I've gotten use to the drunks (I usually the pool winner in the 'alco-lotto'), the frequent flyers, the name droppers (I'm friends with/related to/my doctor is...). I came from a reconstructive ortho/gyne/ENT floor. I loved it there, but the amount of knowledge that you utilize and that you gain, nothing can compare.
    My BIGGEST problem is people that reproduce when they really shouldn't be allowed. Bringing a child in with a fever x >24hrs. and when asked if they have given Acetaminophen/Advil etc., I am told no because their child does not like to take medicine. Well, after a 4 hour wait, at least, and one of us talking to the child, the parents usually don't have problems with their kid refusing. And these are the ones that will walk into the acute room and ask home much longer as the patient with the acute MI is going into pulseless v-tach after thrombolytics!
    An ER nurse is a different breed of nurse, though. A sense of humour, and usually a warped one, in manditory - you won't survive without one.
    I love what I do, I have an amazing group of colleagues and friends. I would not change it for the world.
    Best of luck.
  8. by   kathkrn
    It's love and hate.
    I hate the stupidity of people who come in at 0200 for a pain that their family doctor has been assessing for 2 years, for people that were referred by docotrs with ECG changes at 1400 and it is now 0100 (because the 'pain wasn't really that bad), people that should not have been allowed to reproduce...

    I love my co-workers, the excitment, the critical thinking...I love what I do. The complaints/what I hate, that's second to why I love it. I have learned to do the PR, and bite my tongue...
  9. by   teeituptom
    Howdy yall
    from deep in the heart of texas

    Had a patient tell me the other night he had donated 50,000 dollars to the hospital last year, and for that I should triage him ahead of everyone else....... I just smiled.........

    Maybe he is one of those people at disney world who spend the extra money for one of their special tours so he doesnt have to wait in line like evryone else.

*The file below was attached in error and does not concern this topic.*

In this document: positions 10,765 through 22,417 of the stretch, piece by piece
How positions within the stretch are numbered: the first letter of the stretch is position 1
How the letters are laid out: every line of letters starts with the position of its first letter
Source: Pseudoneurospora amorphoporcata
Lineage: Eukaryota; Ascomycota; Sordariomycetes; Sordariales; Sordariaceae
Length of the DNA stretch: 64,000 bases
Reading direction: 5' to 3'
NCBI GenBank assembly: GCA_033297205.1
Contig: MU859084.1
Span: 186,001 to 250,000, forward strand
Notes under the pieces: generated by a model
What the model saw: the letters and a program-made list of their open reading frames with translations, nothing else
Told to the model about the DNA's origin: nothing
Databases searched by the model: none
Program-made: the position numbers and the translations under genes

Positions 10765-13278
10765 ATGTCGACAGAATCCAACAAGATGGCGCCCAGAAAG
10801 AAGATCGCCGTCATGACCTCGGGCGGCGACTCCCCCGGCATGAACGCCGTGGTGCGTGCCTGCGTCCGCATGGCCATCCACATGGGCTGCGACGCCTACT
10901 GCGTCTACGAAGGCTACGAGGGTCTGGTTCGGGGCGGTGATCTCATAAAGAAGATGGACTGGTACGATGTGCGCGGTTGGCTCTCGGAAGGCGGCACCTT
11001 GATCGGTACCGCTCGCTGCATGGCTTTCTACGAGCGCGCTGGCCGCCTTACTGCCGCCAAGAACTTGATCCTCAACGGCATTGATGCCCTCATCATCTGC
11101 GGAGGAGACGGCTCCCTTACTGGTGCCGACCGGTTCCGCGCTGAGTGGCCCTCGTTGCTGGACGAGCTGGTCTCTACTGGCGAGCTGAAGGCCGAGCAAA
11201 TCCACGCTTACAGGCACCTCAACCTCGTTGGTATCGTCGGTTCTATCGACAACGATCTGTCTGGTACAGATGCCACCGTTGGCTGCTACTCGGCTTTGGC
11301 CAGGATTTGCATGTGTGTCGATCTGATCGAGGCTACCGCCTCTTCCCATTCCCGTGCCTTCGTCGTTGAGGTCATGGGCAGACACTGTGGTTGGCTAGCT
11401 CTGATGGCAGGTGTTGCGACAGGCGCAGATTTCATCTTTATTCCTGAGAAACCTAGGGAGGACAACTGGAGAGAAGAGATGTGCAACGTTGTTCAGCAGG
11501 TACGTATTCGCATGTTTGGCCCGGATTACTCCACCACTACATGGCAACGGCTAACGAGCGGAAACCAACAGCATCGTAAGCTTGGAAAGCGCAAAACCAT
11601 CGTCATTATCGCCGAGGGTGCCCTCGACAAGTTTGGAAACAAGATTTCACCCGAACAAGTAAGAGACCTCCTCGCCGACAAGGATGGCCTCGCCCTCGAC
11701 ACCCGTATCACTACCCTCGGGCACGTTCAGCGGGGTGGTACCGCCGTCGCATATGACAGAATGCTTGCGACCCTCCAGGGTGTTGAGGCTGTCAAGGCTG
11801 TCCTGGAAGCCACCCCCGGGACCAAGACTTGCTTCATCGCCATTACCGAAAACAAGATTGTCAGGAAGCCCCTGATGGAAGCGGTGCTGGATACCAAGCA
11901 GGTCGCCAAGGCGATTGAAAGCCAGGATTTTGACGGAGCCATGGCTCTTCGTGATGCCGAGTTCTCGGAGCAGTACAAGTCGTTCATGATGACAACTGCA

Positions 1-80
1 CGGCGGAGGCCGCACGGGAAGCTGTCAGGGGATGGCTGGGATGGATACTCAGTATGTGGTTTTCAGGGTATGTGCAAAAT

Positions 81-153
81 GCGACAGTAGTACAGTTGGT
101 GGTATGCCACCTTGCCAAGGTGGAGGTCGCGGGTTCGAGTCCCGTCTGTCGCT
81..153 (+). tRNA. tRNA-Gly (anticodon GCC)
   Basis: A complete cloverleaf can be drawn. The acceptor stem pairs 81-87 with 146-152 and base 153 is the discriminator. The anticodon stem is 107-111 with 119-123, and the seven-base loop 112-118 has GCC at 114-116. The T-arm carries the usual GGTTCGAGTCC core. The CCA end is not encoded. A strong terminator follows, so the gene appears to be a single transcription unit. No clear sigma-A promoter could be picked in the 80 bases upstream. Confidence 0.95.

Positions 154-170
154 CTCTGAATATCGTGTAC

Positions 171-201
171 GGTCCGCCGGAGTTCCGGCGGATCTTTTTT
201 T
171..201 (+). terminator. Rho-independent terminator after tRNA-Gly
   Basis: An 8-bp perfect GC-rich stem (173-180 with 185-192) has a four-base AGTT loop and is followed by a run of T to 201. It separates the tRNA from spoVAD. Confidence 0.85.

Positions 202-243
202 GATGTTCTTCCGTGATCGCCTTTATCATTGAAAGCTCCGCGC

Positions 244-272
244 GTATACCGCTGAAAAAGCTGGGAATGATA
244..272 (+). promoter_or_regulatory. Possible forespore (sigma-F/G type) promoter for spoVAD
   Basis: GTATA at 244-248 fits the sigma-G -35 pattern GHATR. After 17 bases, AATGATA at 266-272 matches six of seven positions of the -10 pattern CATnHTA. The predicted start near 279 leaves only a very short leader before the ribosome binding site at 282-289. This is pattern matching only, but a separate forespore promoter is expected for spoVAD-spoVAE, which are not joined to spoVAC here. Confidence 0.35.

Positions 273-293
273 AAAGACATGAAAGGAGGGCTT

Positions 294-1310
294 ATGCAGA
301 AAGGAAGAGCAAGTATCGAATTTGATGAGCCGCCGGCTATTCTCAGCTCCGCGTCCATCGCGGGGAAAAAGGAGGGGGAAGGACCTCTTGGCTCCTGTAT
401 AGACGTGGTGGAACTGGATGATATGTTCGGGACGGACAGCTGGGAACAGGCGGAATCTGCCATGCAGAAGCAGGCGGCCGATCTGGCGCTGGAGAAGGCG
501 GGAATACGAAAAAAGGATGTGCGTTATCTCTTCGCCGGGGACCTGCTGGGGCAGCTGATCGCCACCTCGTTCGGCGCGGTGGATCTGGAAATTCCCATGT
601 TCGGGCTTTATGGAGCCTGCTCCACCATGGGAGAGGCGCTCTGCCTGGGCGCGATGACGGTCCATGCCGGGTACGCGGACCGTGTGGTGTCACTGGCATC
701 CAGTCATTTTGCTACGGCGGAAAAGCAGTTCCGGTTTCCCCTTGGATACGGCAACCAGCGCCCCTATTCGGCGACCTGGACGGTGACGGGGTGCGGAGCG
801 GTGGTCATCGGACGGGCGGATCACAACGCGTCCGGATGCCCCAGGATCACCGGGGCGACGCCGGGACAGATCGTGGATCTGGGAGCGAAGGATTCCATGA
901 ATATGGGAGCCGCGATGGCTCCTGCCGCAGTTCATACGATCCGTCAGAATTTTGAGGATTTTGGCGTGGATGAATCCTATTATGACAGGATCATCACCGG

10. by   tinyrn
    I am a relatively new ED nurse (3 1/2 months) but a floor nurse many years before- I absolutely LOVE the ED. There's always something different coming in, and even the ones we think are repeaters (aka Frequent Flyers) sometimes turn out to be truly sick- keeps you on your toes. It's a challenging environment, especially when you're trying to chart on your patients and the crew from "Alcoholic's Alley" all start chanting "Nurse...Nurse!" at the top of their lungs. Where else can you experience the beginning, middle and end of life all in one day?! My biggest frustration is the 'I'm-gonna-die-if-you-don't-fix-my-hangnail-right-now-syndrome' while you're trying to treat a stroke-in-progress, a fresh MI and an active GI bleed all at the same time. Our staff is truly great and we all help each other- Docs are great too! I just feel lucky to be able to work in a place where I can do what I love and feel appreciated by staff and sometimes patients. Wouldn't go back to the floor for ANYTHING!
  11. by   Faby
    Hi. I've been reading all these posts and I realized that nursing in ER is the same all over the world. I love it I've been in ER for 8 years ( about 8 years ago ) It seems to me the most challenging nursing area., where you see the results of your actions inmediatly. You can also learn a lot. I think the most challenging patient and the one I love to care is the "multi traumatized", is this how you call him?
  12. by   teeituptom
    Howdy yall
    from deep in the heat of texas

    we call them a lot if things, trainwrecks, to plain old trauma patients. Here they call them PORTs. priority one response teams, cute name. Just means ya gotta work
  13. by   ibweebles
    well said everyone but my 3 most disliked er's is the, "1 wheelchair rollover at the nursing home" we send out a ambulance so the NH nurses won't have to pick the patient up off the floor and put em to bed. we get em and nothing is wrong but we have to see em and treat em -- and more than likely keep em since they came in by ambulance.
    another 1 is also NH related - get a call of a nonresponsive pt at local NH and that they are a full code, we get em and they are "wide eyed and bushy tailed" and talking to us and telling us that the NH is so boring they wanted to get out for a few to see what was happening in the real world.
    the last 1 i dislike is the mothers that come in with a baby in their arms and tell me that the baby has a 104 temp, and when i take it i get a 97 temp. they tell me that they haven't tried tylenol or advil or a cool bath or anything to help lower a temp just picked em up and brought em to the er. but they swear that the baby had a high fever, " i just know it" . but don't know how to read a temp on a therm.,,,,, then find out they don't even own 1 ! ! ! ! !
    well so much for my grumbling but thought i'd add my thoughts --- have a good day and keep up the